Reference Values for the Pediatric Quality of Life Inventory and the Multidimensional Fatigue Scale in Adolescent Athletes by Sport and Sex

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American Journal of Sports Medicine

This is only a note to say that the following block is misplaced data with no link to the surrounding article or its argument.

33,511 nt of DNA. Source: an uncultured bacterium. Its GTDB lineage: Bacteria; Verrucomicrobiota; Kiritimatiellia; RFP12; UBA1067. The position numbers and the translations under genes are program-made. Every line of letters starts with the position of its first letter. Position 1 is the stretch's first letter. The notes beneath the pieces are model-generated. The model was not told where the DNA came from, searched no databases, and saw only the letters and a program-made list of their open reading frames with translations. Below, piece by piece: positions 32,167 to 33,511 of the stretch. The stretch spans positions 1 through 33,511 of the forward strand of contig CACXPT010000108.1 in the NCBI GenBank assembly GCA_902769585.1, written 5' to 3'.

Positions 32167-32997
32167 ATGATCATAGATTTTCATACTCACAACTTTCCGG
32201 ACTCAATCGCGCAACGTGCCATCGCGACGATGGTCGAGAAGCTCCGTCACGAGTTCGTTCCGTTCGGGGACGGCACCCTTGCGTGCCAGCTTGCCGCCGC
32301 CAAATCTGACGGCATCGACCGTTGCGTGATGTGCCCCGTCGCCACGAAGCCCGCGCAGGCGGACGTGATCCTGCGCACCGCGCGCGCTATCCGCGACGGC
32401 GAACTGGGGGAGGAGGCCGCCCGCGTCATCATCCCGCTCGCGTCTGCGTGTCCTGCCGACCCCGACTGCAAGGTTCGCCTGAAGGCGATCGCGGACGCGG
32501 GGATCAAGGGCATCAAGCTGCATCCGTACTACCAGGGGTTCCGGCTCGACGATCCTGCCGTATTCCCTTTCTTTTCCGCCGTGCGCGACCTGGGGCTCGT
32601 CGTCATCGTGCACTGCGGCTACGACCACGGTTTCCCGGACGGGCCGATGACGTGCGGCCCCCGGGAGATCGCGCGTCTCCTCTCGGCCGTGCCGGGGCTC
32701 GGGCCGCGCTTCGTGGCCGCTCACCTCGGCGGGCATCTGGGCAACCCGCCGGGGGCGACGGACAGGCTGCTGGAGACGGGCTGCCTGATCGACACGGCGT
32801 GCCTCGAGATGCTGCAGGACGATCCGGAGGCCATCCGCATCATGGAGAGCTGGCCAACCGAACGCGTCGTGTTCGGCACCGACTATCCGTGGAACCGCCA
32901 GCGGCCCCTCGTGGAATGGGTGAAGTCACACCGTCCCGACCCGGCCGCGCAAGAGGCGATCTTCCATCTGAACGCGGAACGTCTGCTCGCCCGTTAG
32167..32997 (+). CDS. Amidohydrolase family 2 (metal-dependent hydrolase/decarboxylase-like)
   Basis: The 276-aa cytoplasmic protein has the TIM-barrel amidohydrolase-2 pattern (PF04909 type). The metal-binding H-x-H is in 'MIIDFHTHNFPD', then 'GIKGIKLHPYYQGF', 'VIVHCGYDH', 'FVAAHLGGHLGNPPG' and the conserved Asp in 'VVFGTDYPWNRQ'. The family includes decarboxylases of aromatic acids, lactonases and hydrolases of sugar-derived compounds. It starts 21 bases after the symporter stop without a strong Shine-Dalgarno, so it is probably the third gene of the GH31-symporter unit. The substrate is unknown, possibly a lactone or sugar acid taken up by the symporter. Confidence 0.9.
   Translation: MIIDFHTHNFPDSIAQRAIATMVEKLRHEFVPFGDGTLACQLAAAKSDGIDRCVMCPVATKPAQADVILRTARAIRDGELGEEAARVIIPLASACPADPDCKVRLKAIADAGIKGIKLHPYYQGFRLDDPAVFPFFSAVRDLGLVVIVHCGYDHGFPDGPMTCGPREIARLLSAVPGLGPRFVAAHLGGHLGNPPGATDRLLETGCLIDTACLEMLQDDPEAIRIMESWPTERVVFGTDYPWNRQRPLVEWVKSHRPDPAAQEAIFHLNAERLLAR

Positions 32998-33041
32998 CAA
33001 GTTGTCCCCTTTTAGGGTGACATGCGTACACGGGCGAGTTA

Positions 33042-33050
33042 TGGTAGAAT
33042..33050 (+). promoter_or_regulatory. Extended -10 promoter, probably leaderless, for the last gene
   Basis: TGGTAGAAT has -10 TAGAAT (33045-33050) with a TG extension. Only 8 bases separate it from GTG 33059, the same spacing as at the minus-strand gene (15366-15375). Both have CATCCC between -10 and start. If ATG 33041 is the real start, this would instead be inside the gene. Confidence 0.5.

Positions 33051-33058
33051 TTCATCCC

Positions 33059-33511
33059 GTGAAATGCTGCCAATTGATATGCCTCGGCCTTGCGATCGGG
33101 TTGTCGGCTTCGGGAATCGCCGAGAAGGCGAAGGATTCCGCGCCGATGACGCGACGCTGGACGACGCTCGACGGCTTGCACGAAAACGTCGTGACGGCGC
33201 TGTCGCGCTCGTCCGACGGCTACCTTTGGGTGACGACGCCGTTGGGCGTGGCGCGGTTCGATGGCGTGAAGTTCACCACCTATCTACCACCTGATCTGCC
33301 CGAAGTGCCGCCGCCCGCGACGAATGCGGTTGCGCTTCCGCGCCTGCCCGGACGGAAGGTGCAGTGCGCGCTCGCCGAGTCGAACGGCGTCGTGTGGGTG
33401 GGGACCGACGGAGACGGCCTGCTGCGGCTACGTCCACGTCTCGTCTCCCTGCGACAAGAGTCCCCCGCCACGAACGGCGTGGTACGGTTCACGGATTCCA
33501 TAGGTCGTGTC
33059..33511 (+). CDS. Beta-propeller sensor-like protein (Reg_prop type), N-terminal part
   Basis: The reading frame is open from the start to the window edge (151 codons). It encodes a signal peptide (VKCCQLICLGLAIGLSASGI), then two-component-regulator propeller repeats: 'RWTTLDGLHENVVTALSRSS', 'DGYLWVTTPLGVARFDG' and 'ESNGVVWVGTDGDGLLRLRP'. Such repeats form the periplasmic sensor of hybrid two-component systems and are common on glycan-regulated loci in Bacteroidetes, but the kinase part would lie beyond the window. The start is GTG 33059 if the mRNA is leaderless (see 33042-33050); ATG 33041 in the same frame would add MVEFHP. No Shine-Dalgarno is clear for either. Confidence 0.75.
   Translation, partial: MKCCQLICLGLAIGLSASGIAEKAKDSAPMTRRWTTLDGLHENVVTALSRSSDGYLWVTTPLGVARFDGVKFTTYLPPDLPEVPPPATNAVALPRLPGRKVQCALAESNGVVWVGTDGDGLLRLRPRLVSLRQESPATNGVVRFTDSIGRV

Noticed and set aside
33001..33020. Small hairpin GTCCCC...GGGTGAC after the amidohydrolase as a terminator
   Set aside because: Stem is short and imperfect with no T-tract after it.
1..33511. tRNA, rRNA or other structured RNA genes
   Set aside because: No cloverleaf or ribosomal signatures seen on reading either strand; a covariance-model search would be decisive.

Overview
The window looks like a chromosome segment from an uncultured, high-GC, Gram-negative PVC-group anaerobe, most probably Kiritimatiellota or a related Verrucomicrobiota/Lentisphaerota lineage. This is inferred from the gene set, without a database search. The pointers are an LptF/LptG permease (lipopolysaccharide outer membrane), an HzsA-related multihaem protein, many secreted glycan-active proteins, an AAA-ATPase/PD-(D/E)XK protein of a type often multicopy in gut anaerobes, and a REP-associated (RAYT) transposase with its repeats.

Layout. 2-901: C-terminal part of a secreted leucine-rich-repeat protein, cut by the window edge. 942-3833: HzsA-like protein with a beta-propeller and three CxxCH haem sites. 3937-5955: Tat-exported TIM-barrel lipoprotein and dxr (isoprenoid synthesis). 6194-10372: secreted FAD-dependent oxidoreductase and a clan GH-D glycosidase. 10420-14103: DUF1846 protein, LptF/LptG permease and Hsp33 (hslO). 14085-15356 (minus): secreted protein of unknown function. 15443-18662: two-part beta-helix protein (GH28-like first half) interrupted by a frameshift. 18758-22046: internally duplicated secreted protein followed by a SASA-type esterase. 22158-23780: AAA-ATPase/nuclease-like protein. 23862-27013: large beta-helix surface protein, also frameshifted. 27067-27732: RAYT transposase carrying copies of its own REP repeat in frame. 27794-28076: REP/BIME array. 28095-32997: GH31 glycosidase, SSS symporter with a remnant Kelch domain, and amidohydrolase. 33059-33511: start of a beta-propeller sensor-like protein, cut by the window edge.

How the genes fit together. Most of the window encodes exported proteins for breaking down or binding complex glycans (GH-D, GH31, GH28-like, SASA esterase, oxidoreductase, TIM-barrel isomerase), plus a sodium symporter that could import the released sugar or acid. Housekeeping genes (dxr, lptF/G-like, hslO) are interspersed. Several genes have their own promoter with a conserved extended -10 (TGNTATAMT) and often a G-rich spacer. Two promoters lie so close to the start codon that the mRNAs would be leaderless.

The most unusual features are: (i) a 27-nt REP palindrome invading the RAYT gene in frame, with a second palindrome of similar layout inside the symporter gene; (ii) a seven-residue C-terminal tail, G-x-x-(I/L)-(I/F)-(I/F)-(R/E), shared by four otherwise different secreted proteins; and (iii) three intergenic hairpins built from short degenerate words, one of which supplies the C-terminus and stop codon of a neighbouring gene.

Background: Effective use of patient-rated outcome measures to facilitate optimal patient care requires an understanding of the reference values of these measures within the population of interest. Little is known about reference values for commonly used patient-rated outcome measures in adolescent athletes. Purpose: To determine reference values for the Pediatric Quality of Life Inventory (PedsQL) and the Multidimensional Fatigue Scale (MFS) in adolescent athletes by sport and sex. Study Design: Cross-sectional study; Level of evidence, 3. Methods: A convenience sample of interscholastic adolescent athletes from 9 sports was used. Participants completed the PedsQL and MFS during one testing session at the start of their sport season. Data were stratified by sport and sex. Dependent variables included the total PedsQL score and the 5 PedsQL subscale scores: physical functioning, psychosocial functioning, emotional functioning, social functioning, and school functioning. Dependent variables for the MFS included 3 subscale scores: general functioning, sleep functioning, and cognitive functioning. Summary statistics were reported for total and subscale scores by sport and sex. Results: Among 3574 males and 1329 female adolescent athletes, the PedsQL scores (100 possible points) generally indicated high levels of health regardless of sport played. Mean PedsQL total and subscales scores ranged from 82.6 to 95.7 for males and 83.9 to 95.2 for females. Mean MFS subscale scores (100 possible points) ranged from 74.2 to 90.9 for males and 72.8 to 87.4 for females. Conclusion: Healthy male and female adolescent athletes reported relatively high levels of health on the PedsQL subscales and total scores regardless of sport; no mean scores were lower than 82.6 points for males or 83.9 points for females. On the MFS, males and females tended to report low effect of general and cognitive fatigue regardless of sport; mean scores were higher than 83.5 points for males and 83.8 points for females. Clinically, athletes who score below the reference values for their sport have poorer health status than average adolescent athletes participating in that sport. Scores below reference values may warrant consideration of early intervention or treatment.

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